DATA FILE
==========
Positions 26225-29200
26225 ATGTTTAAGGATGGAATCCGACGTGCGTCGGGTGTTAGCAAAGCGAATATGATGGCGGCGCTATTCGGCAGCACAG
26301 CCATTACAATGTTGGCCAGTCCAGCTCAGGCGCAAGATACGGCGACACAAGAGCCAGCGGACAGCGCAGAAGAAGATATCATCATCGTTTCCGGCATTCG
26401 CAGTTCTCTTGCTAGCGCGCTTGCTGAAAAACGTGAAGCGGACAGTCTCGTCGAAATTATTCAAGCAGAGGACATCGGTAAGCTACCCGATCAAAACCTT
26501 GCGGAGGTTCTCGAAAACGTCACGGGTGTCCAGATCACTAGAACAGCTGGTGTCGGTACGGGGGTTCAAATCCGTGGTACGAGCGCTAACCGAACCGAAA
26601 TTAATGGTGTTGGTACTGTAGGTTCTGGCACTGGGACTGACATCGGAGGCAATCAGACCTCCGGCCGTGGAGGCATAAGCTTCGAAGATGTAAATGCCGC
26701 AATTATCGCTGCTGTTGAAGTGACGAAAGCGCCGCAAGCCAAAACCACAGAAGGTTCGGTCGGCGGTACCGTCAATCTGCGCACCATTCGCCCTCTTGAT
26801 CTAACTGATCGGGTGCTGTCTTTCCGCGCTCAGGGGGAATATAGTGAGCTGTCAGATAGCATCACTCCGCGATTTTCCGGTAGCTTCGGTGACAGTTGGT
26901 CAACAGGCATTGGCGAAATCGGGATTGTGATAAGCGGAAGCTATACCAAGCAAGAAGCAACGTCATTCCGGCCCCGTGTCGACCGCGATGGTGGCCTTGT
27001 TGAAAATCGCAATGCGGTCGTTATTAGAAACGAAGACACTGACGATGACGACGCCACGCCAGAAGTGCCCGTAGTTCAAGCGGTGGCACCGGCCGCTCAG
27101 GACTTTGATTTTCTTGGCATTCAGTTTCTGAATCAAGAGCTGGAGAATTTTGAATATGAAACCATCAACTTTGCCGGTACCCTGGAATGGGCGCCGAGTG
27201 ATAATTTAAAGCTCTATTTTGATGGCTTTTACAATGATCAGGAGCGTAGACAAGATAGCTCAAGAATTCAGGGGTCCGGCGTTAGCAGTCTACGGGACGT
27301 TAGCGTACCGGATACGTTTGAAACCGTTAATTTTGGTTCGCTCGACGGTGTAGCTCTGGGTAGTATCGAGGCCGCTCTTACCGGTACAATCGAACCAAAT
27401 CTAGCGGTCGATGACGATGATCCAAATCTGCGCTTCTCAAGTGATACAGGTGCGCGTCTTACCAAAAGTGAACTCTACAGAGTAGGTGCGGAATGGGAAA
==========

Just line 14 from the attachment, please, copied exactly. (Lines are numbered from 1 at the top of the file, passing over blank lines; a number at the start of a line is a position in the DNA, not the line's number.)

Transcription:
27401 CTAGCGGTCGATGACGATGATCCAAATCTGCGCTTCTCAAGTGATACAGGTGCGCGTCTTACCAAAAGTGAACTCTACAGAGTAGGTGCGGAATGGGAAA